No, we do not think it is likely that Japanese equities can meaningfully outperform in the near term, given growing headwinds from the slowing global manufacturing cycle, possible monetary tightening, and potential Japanese yen (JPY) strength. Still, we do not think investors should be intentionally underweight, as Japan may continue to benefit from structural changes in global supply chains and geopolitics. We prefer strategies, such as buyouts and activist managers, that will benefit from increased corporate focus on shareholder return and are less reliant on broad market beta.
Japan is back on investors’ radars as the market has performed quite well this year, with the MSCI Japan Index returning 25.4% in local currency terms versus 17.6% for the MSCI All Country World Index (ACWI). 1 However, this outperformance is somewhat of an illusion, as weakness in the JPY has resulted in Japanese equities actually underperforming in USD terms (16.4% versus 18.1%). Indeed, the roughly 20% decline in the JPY since the end of 2021 means Japanese equities have returned essentially the same as the MSCI ACWI (-3.0% versus -3.6%) over the past 19 months for unhedged investors in contrast to the 19.7% return in JPY terms. 2
The resilience of Japanese equities is due, in part, to the fact that the Bank of Japan (BOJ) has not meaningfully tightened monetary policy in response to rising inflation, keeping interest rates low, while rates have risen dramatically elsewhere. This in turn has led to the sharp decline in the JPY, which has boosted the overseas earnings of Japanese companies, as well as their export orders. Indeed, Japanese second quarter 2023 real GDP growth beat expectations by a wide margin on the back of surging exports.
However, this dynamic may start to change, given the need to tighten monetary policy in the face of high inflation that is actually weakening domestic demand (both private consumption and imports contracted in the second quarter). In July, the BOJ surprised markets by widening the upper limit of its “yield curve control” cap on ten-year Japanese government bonds to 1.0%, although the benchmark policy rate was kept at -0.10%, the last major central bank to maintain negative interest rates. With one measure of core inflation in Japan at 4.1% (a 40-year+ high) and inflation expectations rising, the need for additional monetary tightening may send the JPY higher and take the steam out of the Japanese equity rally. This is especially the case if other central banks are at the end of their tightening cycle, let alone if they begin to cut rates due to a global slowdown.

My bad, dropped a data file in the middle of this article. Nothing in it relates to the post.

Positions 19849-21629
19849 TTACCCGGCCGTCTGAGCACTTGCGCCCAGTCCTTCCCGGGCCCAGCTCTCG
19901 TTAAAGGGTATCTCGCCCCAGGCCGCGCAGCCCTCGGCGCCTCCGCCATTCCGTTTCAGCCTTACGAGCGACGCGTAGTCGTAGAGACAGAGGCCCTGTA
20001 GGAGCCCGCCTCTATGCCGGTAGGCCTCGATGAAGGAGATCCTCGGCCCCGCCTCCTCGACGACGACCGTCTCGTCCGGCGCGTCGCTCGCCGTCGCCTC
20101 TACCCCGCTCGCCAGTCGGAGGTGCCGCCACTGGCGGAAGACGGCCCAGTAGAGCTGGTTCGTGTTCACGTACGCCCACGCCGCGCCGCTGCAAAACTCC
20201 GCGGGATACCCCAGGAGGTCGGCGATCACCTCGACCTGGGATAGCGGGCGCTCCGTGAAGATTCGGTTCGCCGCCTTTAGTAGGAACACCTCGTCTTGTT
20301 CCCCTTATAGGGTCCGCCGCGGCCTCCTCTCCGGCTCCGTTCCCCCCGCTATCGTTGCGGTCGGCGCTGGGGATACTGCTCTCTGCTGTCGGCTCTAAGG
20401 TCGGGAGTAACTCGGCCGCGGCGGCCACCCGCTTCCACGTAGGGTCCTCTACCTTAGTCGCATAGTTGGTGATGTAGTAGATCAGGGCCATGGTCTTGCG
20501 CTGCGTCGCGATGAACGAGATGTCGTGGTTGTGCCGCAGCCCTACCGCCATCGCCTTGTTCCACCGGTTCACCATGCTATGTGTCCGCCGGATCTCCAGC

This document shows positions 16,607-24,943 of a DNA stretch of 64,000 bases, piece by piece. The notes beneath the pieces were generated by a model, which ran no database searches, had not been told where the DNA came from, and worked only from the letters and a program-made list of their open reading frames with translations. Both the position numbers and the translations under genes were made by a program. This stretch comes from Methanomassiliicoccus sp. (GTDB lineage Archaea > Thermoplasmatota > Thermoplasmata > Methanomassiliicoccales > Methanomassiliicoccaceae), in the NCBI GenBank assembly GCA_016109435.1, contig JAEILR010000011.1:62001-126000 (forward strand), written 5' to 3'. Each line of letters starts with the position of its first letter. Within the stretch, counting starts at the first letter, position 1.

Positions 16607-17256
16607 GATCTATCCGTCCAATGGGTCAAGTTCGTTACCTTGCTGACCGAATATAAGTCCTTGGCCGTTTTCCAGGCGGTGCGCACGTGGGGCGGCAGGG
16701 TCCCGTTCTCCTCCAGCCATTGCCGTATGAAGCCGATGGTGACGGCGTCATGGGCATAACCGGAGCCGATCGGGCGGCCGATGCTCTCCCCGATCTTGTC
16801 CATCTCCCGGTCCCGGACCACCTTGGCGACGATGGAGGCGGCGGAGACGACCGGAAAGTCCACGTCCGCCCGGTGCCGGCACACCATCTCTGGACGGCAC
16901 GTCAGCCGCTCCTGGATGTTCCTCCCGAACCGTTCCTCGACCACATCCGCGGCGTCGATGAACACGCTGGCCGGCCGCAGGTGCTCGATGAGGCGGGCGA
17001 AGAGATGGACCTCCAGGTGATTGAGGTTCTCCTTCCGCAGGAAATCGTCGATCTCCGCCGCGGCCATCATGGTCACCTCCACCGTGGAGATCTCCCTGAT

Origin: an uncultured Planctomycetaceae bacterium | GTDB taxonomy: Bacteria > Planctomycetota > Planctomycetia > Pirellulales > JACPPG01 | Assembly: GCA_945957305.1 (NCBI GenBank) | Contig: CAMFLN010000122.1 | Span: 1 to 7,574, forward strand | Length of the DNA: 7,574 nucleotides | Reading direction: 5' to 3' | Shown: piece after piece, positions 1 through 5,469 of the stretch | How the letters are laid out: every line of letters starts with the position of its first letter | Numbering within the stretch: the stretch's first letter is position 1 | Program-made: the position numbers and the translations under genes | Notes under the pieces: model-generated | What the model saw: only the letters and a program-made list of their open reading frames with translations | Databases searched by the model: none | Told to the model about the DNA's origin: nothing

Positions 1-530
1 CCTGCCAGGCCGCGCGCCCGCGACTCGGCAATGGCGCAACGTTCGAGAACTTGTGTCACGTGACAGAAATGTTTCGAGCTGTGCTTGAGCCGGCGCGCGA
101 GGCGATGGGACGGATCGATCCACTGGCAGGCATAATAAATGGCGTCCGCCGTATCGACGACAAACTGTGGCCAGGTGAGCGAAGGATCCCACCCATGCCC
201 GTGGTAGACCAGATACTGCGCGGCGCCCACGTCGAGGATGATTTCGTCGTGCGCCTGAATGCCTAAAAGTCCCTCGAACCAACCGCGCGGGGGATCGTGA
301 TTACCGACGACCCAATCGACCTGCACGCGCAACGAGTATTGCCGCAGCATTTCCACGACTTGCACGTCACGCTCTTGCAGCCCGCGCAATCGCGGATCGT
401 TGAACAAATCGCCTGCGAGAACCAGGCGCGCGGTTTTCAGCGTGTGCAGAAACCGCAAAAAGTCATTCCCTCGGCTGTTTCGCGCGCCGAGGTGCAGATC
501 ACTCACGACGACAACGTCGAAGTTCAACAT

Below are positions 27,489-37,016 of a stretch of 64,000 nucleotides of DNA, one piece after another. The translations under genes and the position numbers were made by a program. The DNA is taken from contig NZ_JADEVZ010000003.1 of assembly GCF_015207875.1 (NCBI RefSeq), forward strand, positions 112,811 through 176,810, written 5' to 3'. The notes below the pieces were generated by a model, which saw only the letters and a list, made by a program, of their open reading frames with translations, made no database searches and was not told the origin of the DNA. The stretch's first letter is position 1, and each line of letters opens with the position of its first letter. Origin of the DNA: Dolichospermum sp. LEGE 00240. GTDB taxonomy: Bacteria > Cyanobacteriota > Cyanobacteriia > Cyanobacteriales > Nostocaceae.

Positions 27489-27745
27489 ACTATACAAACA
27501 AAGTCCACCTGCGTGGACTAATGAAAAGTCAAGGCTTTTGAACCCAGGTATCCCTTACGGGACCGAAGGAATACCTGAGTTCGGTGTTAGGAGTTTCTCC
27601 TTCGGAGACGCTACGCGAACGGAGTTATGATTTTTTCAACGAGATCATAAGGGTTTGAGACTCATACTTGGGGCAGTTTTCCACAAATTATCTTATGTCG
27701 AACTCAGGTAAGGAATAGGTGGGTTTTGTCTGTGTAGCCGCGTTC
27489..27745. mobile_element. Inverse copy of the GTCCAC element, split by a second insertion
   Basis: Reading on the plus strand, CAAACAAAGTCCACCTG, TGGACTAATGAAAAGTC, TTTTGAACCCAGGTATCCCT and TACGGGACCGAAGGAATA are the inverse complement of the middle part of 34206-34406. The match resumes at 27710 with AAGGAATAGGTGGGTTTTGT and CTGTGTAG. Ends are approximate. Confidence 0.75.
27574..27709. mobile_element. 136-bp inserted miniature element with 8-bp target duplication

At the same time, equity valuations in Japan are not as “cheap” as often assumed. Relative to their post-bubble history since 1991, Japanese equities are actually at the 87th percentile on a normalized price-to–cash earnings basis, while more traditional metrics such as forward price-earnings and price-to-book ratios show Japan is more in line with historical averages, albeit at a discount to global equities, which appear expensive at the moment.
The case for continued Japanese equity outperformance then rests on a view that the JPY will remain at low levels, inflation will stabilize without much monetary tightening, the global manufacturing/capex cycle (to which Japanese exports and large-cap equities are geared toward) will remain robust, and foreign inflows will push the market higher and narrow the valuation gap. While possible, it is hard to have conviction on this outcome, given the uncertainty facing the global economy at the moment.
Instead, we think investors are better served looking at other segments of the Japanese market. There is a long tail of smaller and somewhat illiquid companies in Japan that still trade at below-book value valuations and some with cash balances larger than their debt or even market cap that are often cited as evidence of Japanese equities being “cheap.” New rules by the Tokyo Stock Exchange released in 2022 and 2023 are putting renewed pressure on companies to improve their governance, efficiency, and discounts to book value by boosting shareholder returns via buybacks and dividends. This should benefit activist strategies in Japan, which target such companies, as well as buyout funds that are also riding a wave of corporate succession deals, given Japan’s aging demographics and other corporate actions (take-privates, conglomerate divestments/spinouts). While we are concerned about a reversal in the JPY weighing on the overall market in the near term, fundamentally the JPY is very cheap and likely to appreciate over the coming years. This should benefit long-term investors in such strategies, especially as Japan benefits from the restructuring of global supply chains away from China.
Aaron Costello, Regional Head for Asia
Vivian Gan, Associate Investment Director, Capital Markets Research